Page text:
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Nirvana MTV Unplugged in New York - Full Album (2007 Remastered Japanese Edition)

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MTV Unplugged in New York is a live album by American grunge band Nirvana. It features an acoustic performance taped at Sony Music Studios in New York City on November 18, 1993, for the television series MTV Unplugged. The show was directed by Beth McCarthy and first aired on the cable television network MTV on December 16, 1993. As opposed to traditional practice on the television series, the band played a setlist composed of mainly lesser-known material and cover versions of songs by The Vaselines, David Bowie, Lead Belly, and Meat Puppets, whose Cris and Curt Kirkwood joined Nirvana onstage.

MTV Unplugged in New York was the first Nirvana album released following the death of Kurt Cobain. The album debuted at number one on the Billboard 200, and has become the group's most successful posthumous release, having been certified 5x platinum in the United States by 1997.[2] It also won the Grammy Award for Best Alternative Music Album in 1996. The performance was released on DVD in 2007.

01. About a Girl [03:38]
02. Come as You Are [04:14]
03. Jesus Doesn’t Want Me for a Sunbeam [04:37]
04. The Man Who Sold the World [04:21]
05. Pennyroyal Tea [03:41]
06. Dumb [02:53]
07. Polly [03:17]
08. On a Plain [03:45]
09. Something in the Way [04:02]
10. Plateau [03:38]
11. Oh Me [03:26]
12. Lake of Fire [02:56]
13. All Apologies [04:23]
14. Where Did You Sleep Last Night [05:08]

Background and preparation[edit]
Nirvana had been in negotiations with MTV to appear on its acoustic-based show MTV Unplugged for some time. It was while touring with the Meat Puppets that Nirvana frontman Kurt Cobain finally accepted.[3] The band wanted to do something different from a typical MTV Unplugged episode for its performance. According to drummer Dave Grohl, \"We'd seen the other Unpluggeds and didn't like many of them, because most bands would treat them like rock shows—play their hits like it was Madison Square Garden, except with acoustic guitars.\" The group looked at Mark Lanegan's 1990 album The Winding Sheet as a source of inspiration. Among the ideas the band members came up with included covering David Bowie's \"The Man Who Sold the World\" and inviting members of the Meat Puppets to join them on stage.[4] Still, the prospect of performing an entirely acoustic show made Cobain nervous.[3]

The band dedicated two days to rehearsals. The rehearsal sessions were tense and difficult, with the band running into problems performing various songs. During the sessions, Cobain disagreed with MTV as to how the performance should be presented. Producer Alex Coletti recollected that the network was unhappy with the band's choice of the Meat Puppets as guests (\"They wanted to hear the 'right' names - Eddie Vedder or Tori Amos or God knows who,\" Coletti recalled) and the dearth of hit Nirvana songs on the setlist.[5] Upset, the day before filming was set to take place, Cobain refused to play. However, he appeared at the studio the following afternoon. Cobain was suffering from drug withdrawal and nervousness at the time; one observer said, \"There was no joking, no smiles, no fun coming from him ... Therefore, everyone was more than a little worried about his performance.\"[3]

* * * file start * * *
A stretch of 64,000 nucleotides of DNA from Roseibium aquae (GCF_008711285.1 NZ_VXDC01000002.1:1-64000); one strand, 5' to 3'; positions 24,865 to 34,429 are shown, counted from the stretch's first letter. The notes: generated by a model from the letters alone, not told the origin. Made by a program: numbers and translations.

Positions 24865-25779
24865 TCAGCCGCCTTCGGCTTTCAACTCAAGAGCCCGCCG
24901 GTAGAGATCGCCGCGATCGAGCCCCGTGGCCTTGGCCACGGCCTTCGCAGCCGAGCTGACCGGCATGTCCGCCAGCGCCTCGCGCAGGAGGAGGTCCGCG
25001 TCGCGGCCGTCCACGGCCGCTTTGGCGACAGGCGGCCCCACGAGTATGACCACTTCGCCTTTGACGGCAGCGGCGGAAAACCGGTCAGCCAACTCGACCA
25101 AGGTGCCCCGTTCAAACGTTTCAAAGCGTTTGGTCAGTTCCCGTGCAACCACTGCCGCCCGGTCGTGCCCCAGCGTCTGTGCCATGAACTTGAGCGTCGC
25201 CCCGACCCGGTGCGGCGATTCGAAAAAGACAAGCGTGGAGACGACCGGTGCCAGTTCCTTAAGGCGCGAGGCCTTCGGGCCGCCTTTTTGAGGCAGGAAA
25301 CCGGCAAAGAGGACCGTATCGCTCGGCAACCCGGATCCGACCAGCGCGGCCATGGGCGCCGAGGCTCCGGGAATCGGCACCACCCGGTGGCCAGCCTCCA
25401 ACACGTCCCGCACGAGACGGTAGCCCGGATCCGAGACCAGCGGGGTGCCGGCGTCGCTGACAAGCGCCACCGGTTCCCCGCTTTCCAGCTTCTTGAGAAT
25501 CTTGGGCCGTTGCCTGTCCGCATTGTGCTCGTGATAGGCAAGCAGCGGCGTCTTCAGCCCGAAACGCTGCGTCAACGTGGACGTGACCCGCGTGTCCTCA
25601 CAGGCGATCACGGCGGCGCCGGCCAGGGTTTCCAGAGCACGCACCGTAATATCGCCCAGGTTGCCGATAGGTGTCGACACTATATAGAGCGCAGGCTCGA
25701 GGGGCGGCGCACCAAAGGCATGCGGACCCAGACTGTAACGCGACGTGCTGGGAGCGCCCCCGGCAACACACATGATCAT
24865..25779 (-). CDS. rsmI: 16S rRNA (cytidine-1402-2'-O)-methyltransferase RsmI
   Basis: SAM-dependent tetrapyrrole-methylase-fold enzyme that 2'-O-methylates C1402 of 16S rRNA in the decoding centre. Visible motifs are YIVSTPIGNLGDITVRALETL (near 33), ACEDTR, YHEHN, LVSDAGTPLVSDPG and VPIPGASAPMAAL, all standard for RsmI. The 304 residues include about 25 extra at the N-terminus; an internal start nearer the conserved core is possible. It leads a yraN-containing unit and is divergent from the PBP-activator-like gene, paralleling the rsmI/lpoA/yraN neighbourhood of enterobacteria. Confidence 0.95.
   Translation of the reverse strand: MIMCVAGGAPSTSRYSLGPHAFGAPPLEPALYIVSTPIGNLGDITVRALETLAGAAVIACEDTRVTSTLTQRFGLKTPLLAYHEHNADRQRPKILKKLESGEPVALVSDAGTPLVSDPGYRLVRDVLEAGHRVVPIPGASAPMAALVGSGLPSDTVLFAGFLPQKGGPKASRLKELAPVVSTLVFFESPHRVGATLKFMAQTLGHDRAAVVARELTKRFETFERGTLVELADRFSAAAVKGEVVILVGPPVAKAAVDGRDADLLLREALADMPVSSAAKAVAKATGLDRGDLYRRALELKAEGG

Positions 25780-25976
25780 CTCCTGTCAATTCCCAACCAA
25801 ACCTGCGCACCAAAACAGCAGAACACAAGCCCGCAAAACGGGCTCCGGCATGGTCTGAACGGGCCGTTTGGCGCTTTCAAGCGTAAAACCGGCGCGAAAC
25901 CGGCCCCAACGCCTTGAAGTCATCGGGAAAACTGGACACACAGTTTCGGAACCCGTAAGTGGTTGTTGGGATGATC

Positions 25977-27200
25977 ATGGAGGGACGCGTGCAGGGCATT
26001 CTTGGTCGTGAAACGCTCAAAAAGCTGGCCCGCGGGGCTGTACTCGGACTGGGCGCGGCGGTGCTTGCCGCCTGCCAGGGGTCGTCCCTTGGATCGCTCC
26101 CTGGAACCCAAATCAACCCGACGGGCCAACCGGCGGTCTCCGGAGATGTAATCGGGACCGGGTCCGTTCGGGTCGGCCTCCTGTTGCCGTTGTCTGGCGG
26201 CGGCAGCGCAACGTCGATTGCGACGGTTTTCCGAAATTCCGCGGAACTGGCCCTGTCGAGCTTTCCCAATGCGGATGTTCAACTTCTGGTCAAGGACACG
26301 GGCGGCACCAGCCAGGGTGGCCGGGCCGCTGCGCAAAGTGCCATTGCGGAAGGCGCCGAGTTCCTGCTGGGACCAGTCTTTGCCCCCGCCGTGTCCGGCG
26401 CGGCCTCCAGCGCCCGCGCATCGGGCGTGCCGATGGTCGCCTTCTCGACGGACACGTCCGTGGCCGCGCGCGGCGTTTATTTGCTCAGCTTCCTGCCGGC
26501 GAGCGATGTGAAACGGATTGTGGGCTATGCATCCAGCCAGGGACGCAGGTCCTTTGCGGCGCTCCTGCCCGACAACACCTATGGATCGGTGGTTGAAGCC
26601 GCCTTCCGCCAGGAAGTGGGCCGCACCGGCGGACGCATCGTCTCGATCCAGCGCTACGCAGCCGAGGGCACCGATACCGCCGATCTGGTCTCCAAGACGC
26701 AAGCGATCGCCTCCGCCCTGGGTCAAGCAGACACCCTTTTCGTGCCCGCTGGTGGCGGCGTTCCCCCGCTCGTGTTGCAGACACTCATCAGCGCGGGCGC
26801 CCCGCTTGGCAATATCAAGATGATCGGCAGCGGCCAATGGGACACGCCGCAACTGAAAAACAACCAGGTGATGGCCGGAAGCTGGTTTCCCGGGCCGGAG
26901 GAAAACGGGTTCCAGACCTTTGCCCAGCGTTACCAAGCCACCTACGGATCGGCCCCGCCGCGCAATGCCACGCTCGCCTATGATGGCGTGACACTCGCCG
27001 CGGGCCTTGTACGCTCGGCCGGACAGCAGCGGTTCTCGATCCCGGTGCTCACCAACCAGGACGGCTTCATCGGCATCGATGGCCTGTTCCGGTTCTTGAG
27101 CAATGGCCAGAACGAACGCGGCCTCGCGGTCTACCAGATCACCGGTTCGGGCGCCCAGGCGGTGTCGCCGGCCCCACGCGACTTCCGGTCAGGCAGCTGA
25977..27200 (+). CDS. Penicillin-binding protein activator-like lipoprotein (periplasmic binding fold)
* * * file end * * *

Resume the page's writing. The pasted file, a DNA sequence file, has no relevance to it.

The performance[edit]
Nirvana taped its performance for MTV Unplugged on November 18, 1993, at Sony Studios in New York City. Cobain suggested that the stage be decorated with stargazer lilies, black candles, and a crystal chandelier. Cobain's request prompted the show's producer to ask him, \"You mean like a funeral?\", to which the singer replied, \"Exactly. Like a funeral.\"[6] Nirvana was augmented by guitarist Pat Smear and cellist Lori Goldston, who had been touring with the band. Despite the show's premise, Cobain insisted on running his acoustic guitar through his amplifier and effects pedals. Coletti built a fake box in front of the amplifier to disguise it as a monitor wedge. Coletti said, \"It was Kurt's security blanket. He was used to hearing this guitar through his Fender. He wanted those effects. You can hear it on 'The Man Who Sold the World.' It's an acoustic guitar, but he's obviously going through an amp.\"[5]